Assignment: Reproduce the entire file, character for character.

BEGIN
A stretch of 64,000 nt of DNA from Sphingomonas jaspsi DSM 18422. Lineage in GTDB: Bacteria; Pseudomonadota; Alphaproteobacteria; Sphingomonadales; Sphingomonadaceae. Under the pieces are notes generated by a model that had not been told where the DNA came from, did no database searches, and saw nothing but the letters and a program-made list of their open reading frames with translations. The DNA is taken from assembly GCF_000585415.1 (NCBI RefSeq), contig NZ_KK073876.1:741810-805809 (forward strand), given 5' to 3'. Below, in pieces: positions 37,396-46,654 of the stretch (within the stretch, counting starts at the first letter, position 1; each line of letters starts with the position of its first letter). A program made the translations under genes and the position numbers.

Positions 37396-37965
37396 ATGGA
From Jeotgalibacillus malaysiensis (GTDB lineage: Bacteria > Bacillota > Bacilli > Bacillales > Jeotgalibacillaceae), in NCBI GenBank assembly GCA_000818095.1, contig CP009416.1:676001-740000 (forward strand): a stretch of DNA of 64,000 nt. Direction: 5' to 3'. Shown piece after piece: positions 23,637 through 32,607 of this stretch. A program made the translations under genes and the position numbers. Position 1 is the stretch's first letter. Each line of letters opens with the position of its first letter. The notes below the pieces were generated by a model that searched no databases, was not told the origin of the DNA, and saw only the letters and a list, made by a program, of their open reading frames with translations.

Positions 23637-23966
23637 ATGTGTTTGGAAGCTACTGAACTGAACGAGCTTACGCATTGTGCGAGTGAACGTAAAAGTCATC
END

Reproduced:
A stretch of 64,000 nt of DNA from Sphingomonas jaspsi DSM 18422. Lineage in GTDB: Bacteria; Pseudomonadota; Alphaproteobacteria; Sphingomonadales; Sphingomonadaceae. Under the pieces are notes generated by a model that had not been told where the DNA came from, did no database searches, and saw nothing but the letters and a program-made list of their open reading frames with translations. The DNA is taken from assembly GCF_000585415.1 (NCBI RefSeq), contig NZ_KK073876.1:741810-805809 (forward strand), given 5' to 3'. Below, in pieces: positions 37,396-46,654 of the stretch (within the stretch, counting starts at the first letter, position 1; each line of letters starts with the position of its first letter). A program made the translations under genes and the position numbers.

Positions 37396-37965
37396 ATGGA
From Jeotgalibacillus malaysiensis (GTDB lineage: Bacteria > Bacillota > Bacilli > Bacillales > Jeotgalibacillaceae), in NCBI GenBank assembly GCA_000818095.1, contig CP009416.1:676001-740000 (forward strand): a stretch of DNA of 64,000 nt. Direction: 5' to 3'. Shown piece after piece: positions 23,637 through 32,607 of this stretch. A program made the translations under genes and the position numbers. Position 1 is the stretch's first letter. Each line of letters opens with the position of its first letter. The notes below the pieces were generated by a model that searched no databases, was not told the origin of the DNA, and saw only the letters and a list, made by a program, of their open reading frames with translations.

Positions 23637-23966
23637 ATGTGTTTGGAAGCTACTGAACTGAACGAGCTTACGCATTGTGCGAGTGAACGTAAAAGTCATC